Science

Space flight
8:32 am
Mon May 7, 2012

Meet the finalists in the Space Needle's trip to space contest

The five finalists in a contest to be sent into space as part of Seattle Needle's 50th anniversary celebration are in Seattle this week.

The final phase of the contest begins Monday morning. The finalists will each face three challenges before the winner is announced on Wednesday. (Meet the finalists after the jump and pick whom you'd send into space.)

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NPR tech news
8:09 am
Sat May 5, 2012

A Panda's inseminal moment, tweet-by-tweet

"Here's Mei right now," tweeted the National Zoo just before the procedure. "Volunteers are watching her from our research station as we prepare."
Smithsonian's National Zoo

Originally published on Mon May 7, 2012 4:37 am

You can't predict the turns new technology takes.

The Internet, originally developed for scientists in southern California to bandy information back and forth with scientists in northern California, has also become the prime means of sending naughty jokes instantaneously around the world.

This week Twitter, the social media service famed for carrying the messages of pro-democracy dissidents in Iran, Egypt and other places, featured something a little difficult to conceive: live tweeting of the artificial insemination of a giant panda at the National Zoo.

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Health
2:51 pm
Fri May 4, 2012

Study: Chemicals In Great-Grandma’s Life May Promote Disease In You

Dr. Michael Skinner. Courtesy Washington State University.

Originally published on Thu May 3, 2012 9:56 pm

The chance of a woman getting ovarian disease may be tied to the toxic chemicals her great-grandmother was exposed to. That’s according to a new study by researchers at Washington State University. The study could help explain the role of environmental factors in inherited diseases.

Here’s how it works. Picture your great-grandmother. Now let’s say, while pregnant with your future grandparent, she was exposed to some toxic chemical. Pesticides, phthalates -- that stuff in plastic -- or maybe jet fuel. Those are some of the things the researchers looked at.

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Zoos
1:52 pm
Fri May 4, 2012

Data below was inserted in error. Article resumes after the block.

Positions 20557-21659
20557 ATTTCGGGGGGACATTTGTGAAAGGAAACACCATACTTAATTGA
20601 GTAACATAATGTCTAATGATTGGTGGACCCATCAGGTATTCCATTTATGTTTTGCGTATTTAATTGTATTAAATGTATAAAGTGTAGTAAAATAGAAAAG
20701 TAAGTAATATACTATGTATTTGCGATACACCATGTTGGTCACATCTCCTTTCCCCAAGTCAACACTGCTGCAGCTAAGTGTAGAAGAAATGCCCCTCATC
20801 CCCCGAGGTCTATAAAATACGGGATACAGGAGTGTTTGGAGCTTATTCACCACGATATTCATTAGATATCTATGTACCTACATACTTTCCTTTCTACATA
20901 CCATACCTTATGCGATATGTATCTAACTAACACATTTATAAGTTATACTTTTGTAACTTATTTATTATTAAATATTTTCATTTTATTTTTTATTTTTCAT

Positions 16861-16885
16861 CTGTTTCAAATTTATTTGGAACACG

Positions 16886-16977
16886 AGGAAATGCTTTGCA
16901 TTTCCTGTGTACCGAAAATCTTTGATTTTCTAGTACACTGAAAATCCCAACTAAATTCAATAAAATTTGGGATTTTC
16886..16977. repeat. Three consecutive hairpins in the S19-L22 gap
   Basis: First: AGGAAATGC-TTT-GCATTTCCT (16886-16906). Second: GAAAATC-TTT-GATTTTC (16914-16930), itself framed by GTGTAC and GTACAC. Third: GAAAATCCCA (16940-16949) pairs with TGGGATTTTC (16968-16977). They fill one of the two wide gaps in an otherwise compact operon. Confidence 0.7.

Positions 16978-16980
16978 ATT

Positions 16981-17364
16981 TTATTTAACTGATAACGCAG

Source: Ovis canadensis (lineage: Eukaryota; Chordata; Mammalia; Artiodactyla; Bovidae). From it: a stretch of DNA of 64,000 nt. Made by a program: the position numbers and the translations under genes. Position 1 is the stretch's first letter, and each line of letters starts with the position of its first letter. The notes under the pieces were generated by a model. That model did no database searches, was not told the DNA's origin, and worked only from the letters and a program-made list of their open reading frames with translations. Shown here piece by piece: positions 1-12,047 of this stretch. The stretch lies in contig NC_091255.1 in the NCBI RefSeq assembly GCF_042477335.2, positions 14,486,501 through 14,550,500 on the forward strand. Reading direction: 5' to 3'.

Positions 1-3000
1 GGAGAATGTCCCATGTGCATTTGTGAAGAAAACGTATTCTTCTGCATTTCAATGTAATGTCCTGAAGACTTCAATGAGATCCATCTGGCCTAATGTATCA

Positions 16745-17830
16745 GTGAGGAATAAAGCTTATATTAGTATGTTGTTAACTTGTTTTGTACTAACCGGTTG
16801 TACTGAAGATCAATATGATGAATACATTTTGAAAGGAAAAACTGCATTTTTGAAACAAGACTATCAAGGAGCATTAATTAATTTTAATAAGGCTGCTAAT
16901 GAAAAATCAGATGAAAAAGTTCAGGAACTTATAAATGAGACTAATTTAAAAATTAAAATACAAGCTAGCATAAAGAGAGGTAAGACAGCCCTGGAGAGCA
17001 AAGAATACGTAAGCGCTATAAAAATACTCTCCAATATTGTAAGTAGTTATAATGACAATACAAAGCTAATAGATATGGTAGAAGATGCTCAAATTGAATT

Wild pigs are in hog heaven at the Woodland Park Zoo

Visayan Warty Pigs
Woodland Park Zoo

Wild pigs are making their debut at Seattle's Woodland Park Zoo this weekend. Domestic pigs have long been a fixture at the zoo's Family Farm, but this is the first time wild pigs have been on display.

Three critically endangered Visayan warty pigs are moving into Elephant Forest exhibit near the elephant pool.

Two warthogs are taking up residence in the 4.5 acre African Savanna exhibit, which also includes giraffe, hippos, gazelles, zebras and monkeys. 

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Science
1:32 pm
Thu May 3, 2012

WSU students build a robosub

The robosub on a test run at the Albrook Hydraulics lab
WSU

A group of computer science and electrical engineering seniors at Washington State University is building an autonomous underwater vehicle (AUV), otherwise known as a robosub.

The underwater robot will be entered this July in the 15th International RoboSub Competition. The contest, in San Diego, is co-sponsored by the AUVSI Foundation and the U.S. Office of Naval Research.

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Diversions
11:11 am
Thu May 3, 2012

Look! Up in the sky! It’s Super Moon …

If the skies clear up Saturday night you could get a glimpse of the “super moon.”  Saturday’s full moon will appear the largest it has in more than a year. 

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NPR Science
4:39 pm
Wed May 2, 2012

'Zombie' Ants And The Fungus That Saves Them

A zombie ant with the brain-manipulating fungus (Ophiocordyceps unilateralis s.l.) having been castrated by an hyperparasite fungus (white with yellow material).
David Hughes Penn State University

Originally published on Wed May 2, 2012 4:59 pm

As you can probably tell, at least one person on this blog's masthead likes ants.

So we've always been bummed that we haven't had the opportunity to tell you about zombie ants, but today we are glad to report there is a new development in the field. Luckily, it's a good-news report about a fungus that limits the fungus that turns ants into zombies.

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health politics
10:27 am
Wed May 2, 2012

Even without health law, some reforms will stay, predicts former Obama official

A controversial former Obama health-care administrator was in Seattle this week, speaking to 1,000 people about what can be learned from medical mistakes--saying patient safety should be an ethical imperative .

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immunizations
11:10 am
Mon April 30, 2012

Federal campaign reaches out to Northwest's vaccine-shy parents

File photo courtesy Centers for Disease Control

Originally published on Fri April 27, 2012 5:15 pm